NAFLD (Nonalcoholic fatty liver disease) is an overarching term for several diseases; one of which (NASH —- nonalcoholic steatohepatitis) is so much more common than the others that it and NAFLD are frequently used interchangeably.  Although I am not going to delve into the subtle differences, just realize that these two diseases represent the most common cause of liver dysfunction in Westernized society, with over 1/3 of our nation’s population affected.  What’s it look like?  Just look around you.

Thanks to our CARB-RICH DIETS, OBESITY has exploded here in America, with 70% of the adult population overweight or obese, and another 7-10% appearing that way via blood work even though their scale might say they are of a normal weight (HERE).   The result is that fat accumulates not only around the liver, but (gulp) in the liver (this fatty accumulation within the liver’s cells is called “steatosis”).  Without intervention (we’ll get to what that looks like in a moment), NAFLD will progress to NASH in a significant part of this population, leading to massive inflammation (hepatitis) and subsequent scarring (cirrhosis), because as I’ve shown you repeatedly, inflammation always leads to fibrosis (HERE).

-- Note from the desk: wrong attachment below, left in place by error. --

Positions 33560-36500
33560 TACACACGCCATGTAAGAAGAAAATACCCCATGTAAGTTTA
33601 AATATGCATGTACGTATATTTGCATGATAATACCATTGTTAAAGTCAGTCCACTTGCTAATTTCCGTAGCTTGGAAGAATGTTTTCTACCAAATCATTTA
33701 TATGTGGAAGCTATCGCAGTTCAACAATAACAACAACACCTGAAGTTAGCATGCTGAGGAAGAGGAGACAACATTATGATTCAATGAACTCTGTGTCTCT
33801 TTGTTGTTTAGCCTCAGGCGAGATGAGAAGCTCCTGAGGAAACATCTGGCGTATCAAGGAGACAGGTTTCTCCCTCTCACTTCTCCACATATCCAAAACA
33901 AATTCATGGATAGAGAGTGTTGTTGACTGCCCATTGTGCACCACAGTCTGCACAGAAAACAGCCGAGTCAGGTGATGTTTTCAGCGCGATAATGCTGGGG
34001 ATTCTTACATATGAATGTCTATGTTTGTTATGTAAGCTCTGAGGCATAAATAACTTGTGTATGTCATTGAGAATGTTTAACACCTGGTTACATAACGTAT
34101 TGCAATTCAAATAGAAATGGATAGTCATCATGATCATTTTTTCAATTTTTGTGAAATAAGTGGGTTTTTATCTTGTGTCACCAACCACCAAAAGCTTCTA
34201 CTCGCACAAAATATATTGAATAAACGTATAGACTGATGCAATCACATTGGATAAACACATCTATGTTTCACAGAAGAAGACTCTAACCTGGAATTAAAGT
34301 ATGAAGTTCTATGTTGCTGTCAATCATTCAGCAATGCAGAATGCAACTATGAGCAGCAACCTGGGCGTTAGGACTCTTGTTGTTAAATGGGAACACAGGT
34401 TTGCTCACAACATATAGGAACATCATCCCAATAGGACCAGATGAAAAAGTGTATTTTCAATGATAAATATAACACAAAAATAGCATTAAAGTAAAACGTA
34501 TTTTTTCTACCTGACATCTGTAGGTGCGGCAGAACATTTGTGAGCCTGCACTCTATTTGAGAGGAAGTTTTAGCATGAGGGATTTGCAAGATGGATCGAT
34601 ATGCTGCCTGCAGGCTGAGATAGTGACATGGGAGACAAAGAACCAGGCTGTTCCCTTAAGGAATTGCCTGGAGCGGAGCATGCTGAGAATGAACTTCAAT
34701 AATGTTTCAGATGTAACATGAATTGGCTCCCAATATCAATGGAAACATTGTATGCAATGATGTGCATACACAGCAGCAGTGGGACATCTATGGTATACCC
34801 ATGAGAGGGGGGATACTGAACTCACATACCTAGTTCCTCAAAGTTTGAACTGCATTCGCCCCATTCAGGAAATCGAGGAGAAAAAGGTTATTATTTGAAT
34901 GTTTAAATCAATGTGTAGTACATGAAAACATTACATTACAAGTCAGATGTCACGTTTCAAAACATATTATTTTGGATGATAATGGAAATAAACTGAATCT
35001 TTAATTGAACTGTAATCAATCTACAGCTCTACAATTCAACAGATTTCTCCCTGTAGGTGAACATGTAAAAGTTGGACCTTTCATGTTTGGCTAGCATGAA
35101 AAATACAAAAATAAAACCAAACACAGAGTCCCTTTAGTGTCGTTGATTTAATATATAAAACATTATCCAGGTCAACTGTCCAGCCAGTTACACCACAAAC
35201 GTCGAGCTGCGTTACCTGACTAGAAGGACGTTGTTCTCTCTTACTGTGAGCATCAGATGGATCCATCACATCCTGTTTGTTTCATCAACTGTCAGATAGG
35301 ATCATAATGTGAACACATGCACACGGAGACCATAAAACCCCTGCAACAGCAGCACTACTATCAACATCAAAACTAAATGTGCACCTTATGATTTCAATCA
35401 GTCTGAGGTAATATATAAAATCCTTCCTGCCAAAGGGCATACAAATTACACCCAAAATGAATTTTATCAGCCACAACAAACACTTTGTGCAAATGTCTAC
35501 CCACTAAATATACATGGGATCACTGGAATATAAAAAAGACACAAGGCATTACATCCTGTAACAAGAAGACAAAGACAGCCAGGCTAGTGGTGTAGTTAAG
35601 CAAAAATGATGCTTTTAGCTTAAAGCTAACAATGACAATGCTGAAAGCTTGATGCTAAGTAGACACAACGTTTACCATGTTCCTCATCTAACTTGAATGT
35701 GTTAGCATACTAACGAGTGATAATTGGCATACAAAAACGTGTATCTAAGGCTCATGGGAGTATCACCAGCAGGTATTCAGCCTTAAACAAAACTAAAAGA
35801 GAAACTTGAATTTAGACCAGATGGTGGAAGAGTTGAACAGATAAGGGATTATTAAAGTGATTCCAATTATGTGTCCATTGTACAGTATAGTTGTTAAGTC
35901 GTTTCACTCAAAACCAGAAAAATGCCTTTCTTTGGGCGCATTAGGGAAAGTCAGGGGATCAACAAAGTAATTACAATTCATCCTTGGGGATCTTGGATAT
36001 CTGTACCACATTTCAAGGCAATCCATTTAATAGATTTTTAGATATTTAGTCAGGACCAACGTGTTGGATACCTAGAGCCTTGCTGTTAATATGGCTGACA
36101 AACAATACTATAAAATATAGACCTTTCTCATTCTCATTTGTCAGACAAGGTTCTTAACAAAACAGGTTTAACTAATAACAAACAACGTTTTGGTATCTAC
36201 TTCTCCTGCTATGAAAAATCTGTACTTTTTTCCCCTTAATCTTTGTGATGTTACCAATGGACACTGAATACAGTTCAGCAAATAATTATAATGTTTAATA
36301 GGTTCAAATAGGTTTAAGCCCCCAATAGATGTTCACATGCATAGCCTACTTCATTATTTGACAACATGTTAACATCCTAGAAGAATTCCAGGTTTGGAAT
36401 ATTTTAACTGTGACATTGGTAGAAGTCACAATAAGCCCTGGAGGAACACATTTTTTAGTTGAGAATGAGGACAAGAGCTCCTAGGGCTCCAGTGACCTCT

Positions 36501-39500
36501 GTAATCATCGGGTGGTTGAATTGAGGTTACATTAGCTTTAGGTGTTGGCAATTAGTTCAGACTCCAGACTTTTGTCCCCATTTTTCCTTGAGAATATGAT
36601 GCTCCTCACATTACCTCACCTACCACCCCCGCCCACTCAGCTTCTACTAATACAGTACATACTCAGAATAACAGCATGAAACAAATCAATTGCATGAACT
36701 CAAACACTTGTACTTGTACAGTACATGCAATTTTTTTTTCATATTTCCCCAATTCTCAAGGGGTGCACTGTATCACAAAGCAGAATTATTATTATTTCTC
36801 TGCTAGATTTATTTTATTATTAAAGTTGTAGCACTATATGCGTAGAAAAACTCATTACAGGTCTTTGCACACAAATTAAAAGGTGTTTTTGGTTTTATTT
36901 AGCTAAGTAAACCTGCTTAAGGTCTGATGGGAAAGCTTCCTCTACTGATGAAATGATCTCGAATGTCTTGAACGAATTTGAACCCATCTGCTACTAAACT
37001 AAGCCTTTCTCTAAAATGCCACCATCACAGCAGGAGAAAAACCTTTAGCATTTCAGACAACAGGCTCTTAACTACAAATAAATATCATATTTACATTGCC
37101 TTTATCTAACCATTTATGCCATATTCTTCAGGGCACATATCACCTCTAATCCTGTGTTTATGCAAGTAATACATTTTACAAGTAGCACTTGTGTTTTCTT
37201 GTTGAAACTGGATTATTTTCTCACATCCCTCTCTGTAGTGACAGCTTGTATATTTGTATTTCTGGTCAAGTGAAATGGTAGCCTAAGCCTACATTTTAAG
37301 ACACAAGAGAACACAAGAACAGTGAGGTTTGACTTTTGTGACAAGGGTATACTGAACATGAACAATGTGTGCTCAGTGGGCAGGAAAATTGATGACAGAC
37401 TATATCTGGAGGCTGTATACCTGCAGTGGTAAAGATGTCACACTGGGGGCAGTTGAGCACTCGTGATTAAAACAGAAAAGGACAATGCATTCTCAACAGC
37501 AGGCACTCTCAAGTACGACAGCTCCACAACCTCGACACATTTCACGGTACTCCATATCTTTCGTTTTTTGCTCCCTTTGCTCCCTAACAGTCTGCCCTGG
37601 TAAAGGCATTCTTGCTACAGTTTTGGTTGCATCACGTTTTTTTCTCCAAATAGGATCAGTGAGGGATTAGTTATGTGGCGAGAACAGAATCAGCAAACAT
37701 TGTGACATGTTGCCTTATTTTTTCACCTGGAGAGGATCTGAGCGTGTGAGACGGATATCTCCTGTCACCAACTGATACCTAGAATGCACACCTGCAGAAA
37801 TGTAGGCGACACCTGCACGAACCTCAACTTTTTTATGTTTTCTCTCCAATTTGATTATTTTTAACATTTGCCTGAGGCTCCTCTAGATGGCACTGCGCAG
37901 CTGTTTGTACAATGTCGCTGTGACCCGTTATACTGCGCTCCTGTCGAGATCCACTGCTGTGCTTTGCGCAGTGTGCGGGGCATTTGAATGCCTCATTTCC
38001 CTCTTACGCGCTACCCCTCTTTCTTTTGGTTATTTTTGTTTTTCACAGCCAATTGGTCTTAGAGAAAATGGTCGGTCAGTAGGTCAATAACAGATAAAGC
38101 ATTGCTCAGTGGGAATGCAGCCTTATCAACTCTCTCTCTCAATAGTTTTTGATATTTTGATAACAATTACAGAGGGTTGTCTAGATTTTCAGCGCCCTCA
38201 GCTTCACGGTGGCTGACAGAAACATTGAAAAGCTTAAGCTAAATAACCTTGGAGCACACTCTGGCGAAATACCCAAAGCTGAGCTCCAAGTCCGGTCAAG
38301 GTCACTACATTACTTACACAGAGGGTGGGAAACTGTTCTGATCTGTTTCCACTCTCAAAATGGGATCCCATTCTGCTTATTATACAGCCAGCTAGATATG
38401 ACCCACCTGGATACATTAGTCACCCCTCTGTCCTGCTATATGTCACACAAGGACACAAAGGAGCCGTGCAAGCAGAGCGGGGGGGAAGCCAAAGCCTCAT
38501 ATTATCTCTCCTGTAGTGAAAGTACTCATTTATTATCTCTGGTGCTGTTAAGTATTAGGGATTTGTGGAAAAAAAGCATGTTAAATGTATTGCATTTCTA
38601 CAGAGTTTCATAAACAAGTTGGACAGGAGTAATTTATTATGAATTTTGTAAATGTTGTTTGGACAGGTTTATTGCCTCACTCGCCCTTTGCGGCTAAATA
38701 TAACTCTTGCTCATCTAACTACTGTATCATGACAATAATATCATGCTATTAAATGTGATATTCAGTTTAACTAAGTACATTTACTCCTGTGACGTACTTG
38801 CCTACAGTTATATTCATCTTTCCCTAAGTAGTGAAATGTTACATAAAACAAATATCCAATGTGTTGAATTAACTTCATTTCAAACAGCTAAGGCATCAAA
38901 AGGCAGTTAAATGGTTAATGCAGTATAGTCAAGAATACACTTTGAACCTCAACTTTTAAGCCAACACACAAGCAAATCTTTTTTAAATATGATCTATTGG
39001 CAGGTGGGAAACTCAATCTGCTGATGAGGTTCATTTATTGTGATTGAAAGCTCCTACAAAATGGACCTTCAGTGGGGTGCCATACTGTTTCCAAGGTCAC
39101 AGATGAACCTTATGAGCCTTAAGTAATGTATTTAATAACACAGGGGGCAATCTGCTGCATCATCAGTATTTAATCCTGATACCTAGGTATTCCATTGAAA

Not surprisingly, NASH is associated with MOST OF THE DISEASES ON THIS LIST — particularly METABOLIC SYNDROME / DIABETES —- simply because they are all intimately related to inflammation.  And lest I forget to mention, the rate of a certain NASH-related cancer (Hepatocellular Carcinoma or HCC) is literally exploding.  Considering we already know that sugar and simple carbs are cancer’s fuel-of-choice (HERE), not to mention the fact that OBESITY IS HEAVILY LINKED TO ALL CANCERS, we shouldn’t be shocked.  And once you realize that “Immune activation is a prerequisite for the development of NASH” (HERE), you’ll understand why it’s thought to be AUTOIMMUNE as well.